Here's What Would Happen Next If The Senate Judiciary Committee Confirms Kavanaugh

Chip Somodevilla/Getty Images News/Getty Images

Amid the sexual misconduct allegations against Brett Kavanaugh (which he has denied) and Thursday's hearing on them, the Senate Judiciary Committee has scheduled a Friday morning vote on his nomination. If Kavanaugh is confirmed, what happens after that is likely to be a fast series of events leading to his place on the most esteemed bench in the land.

The vote on Friday would come just one day after the committee plans to hear testimony from Kavanaugh and Dr. Christine Blasey Ford, one of the women who has accused the 53-year-old nominee of sexual misconduct. Kavanaugh has denied all allegations against him.

With the committee vote happening on Friday, things could pick up speed from there. The Senate Judiciary Committee's vote is technically a recommendation to the full Senate. From there, it can put forth a favorable, negative, or no recommendation at all, according to the National Constitution Center. Once that recommendation is sent on, Senate Majority Leader Mitch McConnell will schedule the full senate vote. The average number of days, recorded since 1975, it has taken for the Senate to confirm a SCOTUS nominee once receiving a recommendation has been eight days, per the National Constitution Center citing the Congressional Research Services.

Senators will have time for floor debate, though Democrats will have one weapon missing from their arsenal: filibustering won't be allowed since the Senate nuked that option last year, when Republicans changed the procedural rules to garner the necessary votes needed for Neil Gorsuch's confirmation.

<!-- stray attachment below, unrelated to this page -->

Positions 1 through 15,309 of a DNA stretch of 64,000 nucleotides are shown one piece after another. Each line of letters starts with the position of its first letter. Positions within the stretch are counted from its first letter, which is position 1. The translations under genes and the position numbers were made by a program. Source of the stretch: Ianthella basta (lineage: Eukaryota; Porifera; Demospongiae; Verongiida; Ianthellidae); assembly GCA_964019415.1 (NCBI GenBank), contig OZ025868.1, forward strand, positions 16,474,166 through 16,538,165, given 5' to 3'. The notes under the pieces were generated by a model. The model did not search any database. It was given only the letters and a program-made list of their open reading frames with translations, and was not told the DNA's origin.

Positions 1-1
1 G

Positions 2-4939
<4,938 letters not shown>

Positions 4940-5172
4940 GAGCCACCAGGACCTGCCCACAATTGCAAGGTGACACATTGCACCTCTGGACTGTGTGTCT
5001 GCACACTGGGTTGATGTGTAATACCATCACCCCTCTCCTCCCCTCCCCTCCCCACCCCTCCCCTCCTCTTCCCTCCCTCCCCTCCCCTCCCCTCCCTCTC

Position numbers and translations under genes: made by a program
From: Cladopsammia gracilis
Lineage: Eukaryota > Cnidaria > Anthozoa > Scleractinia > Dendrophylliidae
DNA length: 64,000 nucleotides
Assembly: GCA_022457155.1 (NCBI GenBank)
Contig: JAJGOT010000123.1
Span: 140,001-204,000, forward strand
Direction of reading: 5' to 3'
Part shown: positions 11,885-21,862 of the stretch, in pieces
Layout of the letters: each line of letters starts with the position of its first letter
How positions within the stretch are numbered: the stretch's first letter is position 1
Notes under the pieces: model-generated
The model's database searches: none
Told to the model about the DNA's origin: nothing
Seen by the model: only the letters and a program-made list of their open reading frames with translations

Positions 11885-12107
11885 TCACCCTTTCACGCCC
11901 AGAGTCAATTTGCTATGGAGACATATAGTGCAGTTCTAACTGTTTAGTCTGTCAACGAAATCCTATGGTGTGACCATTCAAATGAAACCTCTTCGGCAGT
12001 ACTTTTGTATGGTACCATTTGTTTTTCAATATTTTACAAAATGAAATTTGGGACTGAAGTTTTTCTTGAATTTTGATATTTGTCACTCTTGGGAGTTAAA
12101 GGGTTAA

After the vote, and assuming Kavanaugh is confirmed, the secretary of state is notified of the approval. A confirmation letter is then sent to the White House for President Trump to sign, according to the National Constitution Center. That document would then be given to the new Justice.

From there, it could be a matter of days. For Gorsuch, the time between his confirmation and swearing-in ceremony was a weekend. Trump's last SCOTUS pick was confirmed on Friday, April 7 and sworn in on Monday, April 10.

If he were confirmed, Kavanaugh would be honored in two swearing-in ceremonies: one in which he takes a judicial oath administered by a current Supreme Court Justice and the other in which he takes a constitutional oath. The latter would be a formal, public ceremony with President Trump present to make remarks, according to The Heritage Foundation.

Last year, both Chief Justice John Roberts and Associate Justice Anthony Kennedy gave the two oaths to Gorsuch during his swearing-in ceremony.

But even if Kavanaugh is confirmed, the sexual assault allegations against him might not go away if November goes to the Democrats, according to NBC News. Senator Chris Coons has said if the Democrats manage to take control the Senate after the midterm elections, they might investigate the claims further.

"If he's confirmed, and these allegation are not treated fully and fairly and investigated, then there will be a cloud over Judge Kavanaugh's service on the Supreme Court," Coons said.